Category Archives: savory

One Special October Evening

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MarjoramSurprisingly, these October days have been fairly mild. The first weekend of October we had 2 nights of cold air, but stayed frost-free in Missouri. Dean and I were in Milwaukee, Wisconsin that weekend, where frost covered the corn fields and pumpkins. Snow came down in the northern part of the state. In Missouri rain and more rain last week and through the weekend, but still no frost in our neck of the woods.
My herb bed still produces lush greenery. I have delayed potting the herb plants for the kitchen window. They do so much better in natural light, warm air, and a bed of organic soil. Tonight I needed to get away from the madness of the local urban troubles to my green sanctuary. Dean and I headed to our greenhouse situated in the countryside ar Boone Hollow Farm. Mild evening, still in the 60’s and the rain had passed for the time being. The creek had a steady flow over the rocks in the road next to the barn, which evenually leads to the greenhouse. Bugs sang their soothing tunes while we watered our geranium starters, hanging moss baskets, and the herb bed inside the screenhouse side of our structure. Despite the early sunset, I needed more green therapy. So I repotted some basil, sage, summer savory, wild parsley, and marjoram under the light of our gas lantern. Mid-June two misly sprigs of marjoram sprouted from a old packet of seeds. But look what produced, this huge herb plant. This October evening I pulled the marjoram jungle from its organic bed and potted it into a 14″ terra cotta pot. My pot overflows! Good organic soil, regular watering from the well or our rain barrel late summer into early autumn, and mother nature takes over. Oh how green friends can bring joy in life once again!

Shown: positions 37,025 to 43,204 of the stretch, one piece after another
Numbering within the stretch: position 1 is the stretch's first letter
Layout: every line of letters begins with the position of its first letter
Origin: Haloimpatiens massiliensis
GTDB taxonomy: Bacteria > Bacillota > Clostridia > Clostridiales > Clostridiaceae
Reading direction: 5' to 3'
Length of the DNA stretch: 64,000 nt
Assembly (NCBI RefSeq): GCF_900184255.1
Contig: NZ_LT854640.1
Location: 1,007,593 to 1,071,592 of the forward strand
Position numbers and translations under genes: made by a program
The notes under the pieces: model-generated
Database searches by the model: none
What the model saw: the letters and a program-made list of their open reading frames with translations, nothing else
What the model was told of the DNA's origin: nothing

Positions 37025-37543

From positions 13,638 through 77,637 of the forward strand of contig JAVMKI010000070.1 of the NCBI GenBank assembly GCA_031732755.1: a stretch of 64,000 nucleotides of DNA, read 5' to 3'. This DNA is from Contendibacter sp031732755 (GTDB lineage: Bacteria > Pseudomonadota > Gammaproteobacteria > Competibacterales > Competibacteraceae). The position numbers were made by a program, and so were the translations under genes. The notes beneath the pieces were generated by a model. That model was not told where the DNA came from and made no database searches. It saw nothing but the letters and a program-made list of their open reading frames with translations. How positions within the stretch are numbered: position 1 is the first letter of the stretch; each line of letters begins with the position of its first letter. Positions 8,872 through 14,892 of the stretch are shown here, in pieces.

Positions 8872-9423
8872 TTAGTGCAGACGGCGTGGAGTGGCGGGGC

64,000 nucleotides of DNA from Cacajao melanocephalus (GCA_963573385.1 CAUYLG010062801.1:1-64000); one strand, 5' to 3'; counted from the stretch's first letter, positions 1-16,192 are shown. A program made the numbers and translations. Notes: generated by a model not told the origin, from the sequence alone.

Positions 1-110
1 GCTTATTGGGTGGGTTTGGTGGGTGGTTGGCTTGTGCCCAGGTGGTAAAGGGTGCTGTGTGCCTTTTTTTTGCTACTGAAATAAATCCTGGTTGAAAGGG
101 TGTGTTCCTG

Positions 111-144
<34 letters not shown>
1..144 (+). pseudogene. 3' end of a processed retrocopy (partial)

Frost Frenzy

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Jack FrostMy inner farmer tells me that an early frost will be here soon. Beware of the “f word”, Farmer Dave recently warns on his local radio talk show. Only 2 more days and it is offically autumn. Our bush beans have come to the end of their producing. We had some delicious green beans most of the summer months. The final harvest of our herbs will come this next week to 10 days. Last week we harvested buckets of basil, of which I made lemon-Tai pesto and Italian-Genovese pesto. The lemon-Tai pesto will compliment chicken breasts and rice for our Sunday dinner tomorrow. The Italian-Genovese pesto has made a pesto pasta as well as tangy pesto-mayo spread for turkey sandwiches this past week. I had given away basil for others to dabble with in their kitchens. Our summer savory, sage, and marjoram will hang to dry in the garage along side the dill we harvested a month ago. But before the final harvest, I will plant a pot of each herb for the kitchen window to use over the long winter months. Our tropical and house plants will come indoors to their winter home before Jack Frost has a chance to nip their leaves. This frost frenzy comes every year, but comes quickly even after a long summer when cooler air is welcomed. Grower beware.